10 Matching Annotations
  1. Oct 2016
    1. The authors introduce an alternative posi-tion, one in which the technical communicator is a contributorto meaning-making, enabling the technical communicator toassume the status of an author

      Hmmm sounds like our class project for Georgia Child Care Association.

    2. It isimportant to hold students accountable for unethical anddishonest actions in the classroom, but also to allow roomwithin policies for the gray areas that exist between copy-ing and theft.

      Classroom peer editing let's students prevent what may be a case of plagiarism before a teacher makes the final decision

    3. . It is only byincreasing dialog among instructors and industry profes-sionals who rely on such composing models that we canbetter understand the need to move beyond the seeminglyuniversal rule of “do not steal” to more context-contingentunderstandings of the concept of plagiarism

      Usually the best ways to solve problems is to talk about them. Expressing feelings or concerns through words is a way of showing concern of an issue.

    4. In support of these classroom activities and textbook revi-sions, academic units that offer technical communicationclasses should consider reviewing existing plagiarism pol-icies or drafting new policies that explicitly address theconflicts between academic and workplace contexts.

      Dr. Wharton said we will go over these policies so we can be aware of do's and don'ts of a tech writer.

    5. The second assumption that I’d like to address that appearsoften in technical communication textbooks is the sugges-tion that using the Internet for writing has a causal rela-tionship to plagiarism

      All I can say about this is Wikipedia. When I was younger using Wiki for looking up information was the go to site. As I got older I learned Wiki allowed people to edit information on their site, which made the content some what untrustworthy.

    6. For instance, as advised in the fifthedition ofTechnical writing: Process and productby Ger-son and Gerson (2006), “Donotplagiarize.Plagiarismisthe appropriation (theft!) of some other person’s words andideas without giving proper credit”

      All authors should give credit where it's due. Listening to a song the other day I realized the artist stole the beat from another artist's original song. This made me skeptical of the music industry as a whole.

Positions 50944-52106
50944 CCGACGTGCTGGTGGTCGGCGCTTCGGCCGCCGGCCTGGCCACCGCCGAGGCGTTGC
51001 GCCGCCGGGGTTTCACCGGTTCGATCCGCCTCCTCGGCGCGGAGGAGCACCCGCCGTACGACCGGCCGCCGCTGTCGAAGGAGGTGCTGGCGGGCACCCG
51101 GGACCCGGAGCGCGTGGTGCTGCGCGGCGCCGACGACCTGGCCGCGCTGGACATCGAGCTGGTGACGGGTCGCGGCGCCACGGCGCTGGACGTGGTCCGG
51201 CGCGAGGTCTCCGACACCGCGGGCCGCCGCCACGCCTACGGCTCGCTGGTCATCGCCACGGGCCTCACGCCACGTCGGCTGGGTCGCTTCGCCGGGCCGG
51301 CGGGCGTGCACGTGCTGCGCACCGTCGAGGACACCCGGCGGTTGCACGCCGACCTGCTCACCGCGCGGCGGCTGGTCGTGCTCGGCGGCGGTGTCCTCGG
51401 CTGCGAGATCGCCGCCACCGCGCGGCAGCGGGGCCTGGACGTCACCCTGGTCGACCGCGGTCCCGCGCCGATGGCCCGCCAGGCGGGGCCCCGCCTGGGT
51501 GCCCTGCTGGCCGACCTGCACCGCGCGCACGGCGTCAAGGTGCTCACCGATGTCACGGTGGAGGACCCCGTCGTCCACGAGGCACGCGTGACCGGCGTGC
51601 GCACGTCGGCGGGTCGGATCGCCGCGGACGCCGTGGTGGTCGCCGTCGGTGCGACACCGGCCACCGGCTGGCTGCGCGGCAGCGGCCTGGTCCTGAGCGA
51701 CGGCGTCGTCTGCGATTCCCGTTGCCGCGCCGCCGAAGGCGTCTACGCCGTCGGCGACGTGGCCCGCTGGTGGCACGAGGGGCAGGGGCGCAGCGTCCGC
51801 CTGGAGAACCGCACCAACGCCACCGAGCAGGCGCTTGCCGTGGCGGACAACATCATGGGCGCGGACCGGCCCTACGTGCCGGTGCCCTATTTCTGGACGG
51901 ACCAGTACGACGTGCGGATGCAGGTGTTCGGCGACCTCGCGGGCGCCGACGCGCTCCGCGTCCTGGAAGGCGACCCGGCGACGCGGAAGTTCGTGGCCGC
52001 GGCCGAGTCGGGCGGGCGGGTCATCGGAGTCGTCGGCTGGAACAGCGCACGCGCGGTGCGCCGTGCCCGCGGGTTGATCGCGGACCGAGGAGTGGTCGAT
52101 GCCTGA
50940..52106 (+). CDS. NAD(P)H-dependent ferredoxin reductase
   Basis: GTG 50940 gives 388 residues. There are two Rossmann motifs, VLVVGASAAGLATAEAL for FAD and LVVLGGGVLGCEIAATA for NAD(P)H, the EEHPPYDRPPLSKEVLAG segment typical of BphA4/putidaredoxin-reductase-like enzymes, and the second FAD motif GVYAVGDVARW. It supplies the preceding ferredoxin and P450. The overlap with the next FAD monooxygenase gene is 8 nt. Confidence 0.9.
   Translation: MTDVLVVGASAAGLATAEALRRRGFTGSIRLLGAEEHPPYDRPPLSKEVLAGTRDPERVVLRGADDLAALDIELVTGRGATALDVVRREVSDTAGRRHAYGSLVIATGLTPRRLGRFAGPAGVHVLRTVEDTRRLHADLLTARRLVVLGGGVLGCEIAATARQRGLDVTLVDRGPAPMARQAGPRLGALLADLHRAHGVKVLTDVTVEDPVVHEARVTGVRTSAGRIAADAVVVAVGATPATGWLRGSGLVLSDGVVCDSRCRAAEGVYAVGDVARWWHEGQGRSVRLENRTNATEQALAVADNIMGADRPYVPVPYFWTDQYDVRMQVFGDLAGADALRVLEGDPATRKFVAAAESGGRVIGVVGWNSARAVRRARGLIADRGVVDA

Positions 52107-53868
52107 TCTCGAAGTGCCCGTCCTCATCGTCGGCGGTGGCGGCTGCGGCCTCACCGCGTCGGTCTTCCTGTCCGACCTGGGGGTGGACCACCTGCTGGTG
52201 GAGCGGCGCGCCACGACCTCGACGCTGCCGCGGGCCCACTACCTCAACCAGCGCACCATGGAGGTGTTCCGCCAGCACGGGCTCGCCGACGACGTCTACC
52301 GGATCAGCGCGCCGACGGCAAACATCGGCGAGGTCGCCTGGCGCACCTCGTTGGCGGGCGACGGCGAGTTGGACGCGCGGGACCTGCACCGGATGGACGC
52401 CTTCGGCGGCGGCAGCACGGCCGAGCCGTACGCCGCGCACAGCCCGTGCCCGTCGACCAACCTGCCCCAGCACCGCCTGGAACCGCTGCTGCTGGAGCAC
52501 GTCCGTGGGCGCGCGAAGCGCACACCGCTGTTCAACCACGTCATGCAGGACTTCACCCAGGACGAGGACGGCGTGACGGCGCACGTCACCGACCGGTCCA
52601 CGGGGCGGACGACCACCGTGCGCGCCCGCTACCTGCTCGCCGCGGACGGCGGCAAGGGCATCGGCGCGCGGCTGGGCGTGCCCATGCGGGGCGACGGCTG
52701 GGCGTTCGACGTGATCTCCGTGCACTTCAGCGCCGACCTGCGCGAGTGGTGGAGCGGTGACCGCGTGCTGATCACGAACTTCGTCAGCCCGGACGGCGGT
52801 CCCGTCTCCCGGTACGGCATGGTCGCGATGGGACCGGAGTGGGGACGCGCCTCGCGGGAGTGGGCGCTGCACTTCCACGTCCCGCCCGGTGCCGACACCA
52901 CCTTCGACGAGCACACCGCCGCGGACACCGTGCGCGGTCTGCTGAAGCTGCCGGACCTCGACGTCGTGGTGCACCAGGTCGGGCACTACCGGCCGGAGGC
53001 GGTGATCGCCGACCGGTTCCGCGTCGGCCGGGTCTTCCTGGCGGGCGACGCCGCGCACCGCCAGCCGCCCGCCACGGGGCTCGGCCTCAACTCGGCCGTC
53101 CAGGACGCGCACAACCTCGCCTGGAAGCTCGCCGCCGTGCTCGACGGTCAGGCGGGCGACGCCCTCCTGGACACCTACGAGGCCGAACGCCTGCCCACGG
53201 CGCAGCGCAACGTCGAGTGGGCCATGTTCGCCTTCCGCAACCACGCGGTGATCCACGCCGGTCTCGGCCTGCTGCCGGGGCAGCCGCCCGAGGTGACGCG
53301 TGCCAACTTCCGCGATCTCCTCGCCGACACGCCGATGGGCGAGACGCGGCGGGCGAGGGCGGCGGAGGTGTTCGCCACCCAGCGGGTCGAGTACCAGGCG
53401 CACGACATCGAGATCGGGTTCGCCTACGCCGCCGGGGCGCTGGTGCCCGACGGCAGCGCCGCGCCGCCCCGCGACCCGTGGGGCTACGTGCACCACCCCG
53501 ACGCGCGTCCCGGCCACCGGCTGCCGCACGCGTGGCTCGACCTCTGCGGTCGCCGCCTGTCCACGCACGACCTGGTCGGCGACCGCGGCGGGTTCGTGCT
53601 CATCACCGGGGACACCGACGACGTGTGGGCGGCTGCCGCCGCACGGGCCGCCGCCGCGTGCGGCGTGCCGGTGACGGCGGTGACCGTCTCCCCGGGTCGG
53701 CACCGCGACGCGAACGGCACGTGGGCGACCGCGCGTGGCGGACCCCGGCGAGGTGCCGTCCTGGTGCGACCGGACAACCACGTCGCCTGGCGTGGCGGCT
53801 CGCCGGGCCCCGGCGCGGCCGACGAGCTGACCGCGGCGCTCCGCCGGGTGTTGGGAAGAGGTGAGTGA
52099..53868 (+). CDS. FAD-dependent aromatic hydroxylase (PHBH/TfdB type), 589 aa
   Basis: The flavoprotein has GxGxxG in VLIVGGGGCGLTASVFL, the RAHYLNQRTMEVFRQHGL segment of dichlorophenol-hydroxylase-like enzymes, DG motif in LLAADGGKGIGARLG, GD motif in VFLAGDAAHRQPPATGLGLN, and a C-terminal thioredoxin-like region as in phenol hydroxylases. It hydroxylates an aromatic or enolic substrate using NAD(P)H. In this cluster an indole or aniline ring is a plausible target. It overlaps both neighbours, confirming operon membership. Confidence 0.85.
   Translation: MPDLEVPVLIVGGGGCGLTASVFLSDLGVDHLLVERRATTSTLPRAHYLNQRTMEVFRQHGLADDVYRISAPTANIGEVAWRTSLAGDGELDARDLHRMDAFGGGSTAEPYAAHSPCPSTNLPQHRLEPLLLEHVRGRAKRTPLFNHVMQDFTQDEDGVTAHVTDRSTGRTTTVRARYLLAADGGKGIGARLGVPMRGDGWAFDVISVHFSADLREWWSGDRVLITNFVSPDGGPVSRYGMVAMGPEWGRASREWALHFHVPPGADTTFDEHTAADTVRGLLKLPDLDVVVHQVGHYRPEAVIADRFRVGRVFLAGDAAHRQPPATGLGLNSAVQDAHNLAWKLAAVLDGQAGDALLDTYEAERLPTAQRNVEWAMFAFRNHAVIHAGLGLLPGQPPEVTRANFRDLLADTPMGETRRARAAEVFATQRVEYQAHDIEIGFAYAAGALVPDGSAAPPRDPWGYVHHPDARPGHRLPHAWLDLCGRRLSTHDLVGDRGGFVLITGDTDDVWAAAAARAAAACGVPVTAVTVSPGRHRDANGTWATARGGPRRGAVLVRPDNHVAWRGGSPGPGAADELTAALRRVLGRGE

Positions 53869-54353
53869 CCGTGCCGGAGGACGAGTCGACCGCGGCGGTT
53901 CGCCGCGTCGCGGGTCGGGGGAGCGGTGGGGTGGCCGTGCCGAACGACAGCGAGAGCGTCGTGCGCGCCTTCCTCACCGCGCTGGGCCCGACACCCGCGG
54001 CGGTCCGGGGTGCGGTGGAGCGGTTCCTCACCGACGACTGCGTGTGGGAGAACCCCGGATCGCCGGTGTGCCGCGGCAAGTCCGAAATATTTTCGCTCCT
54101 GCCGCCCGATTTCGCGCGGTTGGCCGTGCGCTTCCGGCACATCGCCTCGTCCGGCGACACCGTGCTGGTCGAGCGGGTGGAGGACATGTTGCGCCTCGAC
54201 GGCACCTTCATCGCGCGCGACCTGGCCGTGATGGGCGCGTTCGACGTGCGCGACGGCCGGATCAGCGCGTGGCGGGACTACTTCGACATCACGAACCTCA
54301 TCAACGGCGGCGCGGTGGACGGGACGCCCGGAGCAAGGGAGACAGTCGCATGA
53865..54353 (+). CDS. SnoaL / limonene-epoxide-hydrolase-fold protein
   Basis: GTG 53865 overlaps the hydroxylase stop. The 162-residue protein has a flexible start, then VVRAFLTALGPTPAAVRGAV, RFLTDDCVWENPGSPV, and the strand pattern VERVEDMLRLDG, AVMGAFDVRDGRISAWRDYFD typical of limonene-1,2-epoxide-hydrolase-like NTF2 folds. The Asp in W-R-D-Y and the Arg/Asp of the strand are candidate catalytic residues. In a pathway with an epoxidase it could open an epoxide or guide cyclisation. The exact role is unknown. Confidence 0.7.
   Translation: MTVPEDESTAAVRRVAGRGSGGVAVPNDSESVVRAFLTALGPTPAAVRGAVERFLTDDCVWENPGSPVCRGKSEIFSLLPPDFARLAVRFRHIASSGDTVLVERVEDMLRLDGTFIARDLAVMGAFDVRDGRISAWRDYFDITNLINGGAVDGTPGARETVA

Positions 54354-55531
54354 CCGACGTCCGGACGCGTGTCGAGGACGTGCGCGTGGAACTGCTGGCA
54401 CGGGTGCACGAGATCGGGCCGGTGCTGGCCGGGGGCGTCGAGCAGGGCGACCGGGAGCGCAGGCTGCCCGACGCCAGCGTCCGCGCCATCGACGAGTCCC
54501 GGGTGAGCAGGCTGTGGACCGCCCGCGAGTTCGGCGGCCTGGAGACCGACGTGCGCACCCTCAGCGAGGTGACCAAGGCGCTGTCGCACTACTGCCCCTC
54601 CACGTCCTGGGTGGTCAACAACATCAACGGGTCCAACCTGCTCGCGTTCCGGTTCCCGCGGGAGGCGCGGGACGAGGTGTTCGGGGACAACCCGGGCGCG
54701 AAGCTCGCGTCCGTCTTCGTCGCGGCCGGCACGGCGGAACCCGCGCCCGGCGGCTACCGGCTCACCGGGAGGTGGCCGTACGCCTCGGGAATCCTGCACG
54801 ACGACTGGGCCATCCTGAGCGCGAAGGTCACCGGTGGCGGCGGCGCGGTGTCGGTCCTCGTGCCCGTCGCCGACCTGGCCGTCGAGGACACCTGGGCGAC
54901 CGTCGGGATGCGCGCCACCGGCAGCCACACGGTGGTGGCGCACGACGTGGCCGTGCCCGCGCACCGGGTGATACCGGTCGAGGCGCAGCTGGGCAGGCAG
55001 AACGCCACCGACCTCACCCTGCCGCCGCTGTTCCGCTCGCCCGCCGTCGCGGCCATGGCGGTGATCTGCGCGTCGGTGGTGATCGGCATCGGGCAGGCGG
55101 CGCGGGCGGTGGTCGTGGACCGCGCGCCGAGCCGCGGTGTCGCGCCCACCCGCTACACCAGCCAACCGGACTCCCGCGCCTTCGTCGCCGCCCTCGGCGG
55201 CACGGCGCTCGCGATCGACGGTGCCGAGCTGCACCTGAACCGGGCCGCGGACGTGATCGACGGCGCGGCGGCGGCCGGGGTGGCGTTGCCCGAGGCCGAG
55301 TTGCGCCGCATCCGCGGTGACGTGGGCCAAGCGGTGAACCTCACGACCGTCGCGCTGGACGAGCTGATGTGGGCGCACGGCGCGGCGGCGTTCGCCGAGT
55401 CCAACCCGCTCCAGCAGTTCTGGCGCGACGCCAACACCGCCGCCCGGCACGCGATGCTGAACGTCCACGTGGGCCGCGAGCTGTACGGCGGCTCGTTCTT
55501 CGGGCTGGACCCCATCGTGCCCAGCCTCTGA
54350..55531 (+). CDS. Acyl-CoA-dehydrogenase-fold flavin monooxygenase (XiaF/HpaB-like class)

7. Our field has wrestledwith the concept of the “author” and its implications forestablishing our status as professionals in industry

      Not all authors compose original content. Some authors take things learned from prior knowledge and put it into their work. I wonder if that is plagiarism to some extent?

    8. As technical communicators find themselves workingacross international contexts, they recognize that under-standings of what constitutes originality and ownership oftexts is culturally dependent

      I agree 100% with this statement. Different cultures have different understandings and ways of acknowledging ownership.

    9. Turnitin.com and other “pla-giarism detection technologies” has created a culture offear among student writers who understand that such tech-nologies may be used for policing their writing practices.

      "Turnitin.com" has become a faster more convenient way for teachers to check for plagiarism among students. I remember my English 1 teacher threatened to fail me because she thought I plagiarized but "turnitin.com" had my back.

    10. Instructors and uni-versity administrators tell them that they must follow pla-giarism policies or risk earning failing grades or beingexpelled from the university.

      A constant warning on every syllabus students receive at the beginning of all classes. The same warning can be most likely found under academic honesty policy.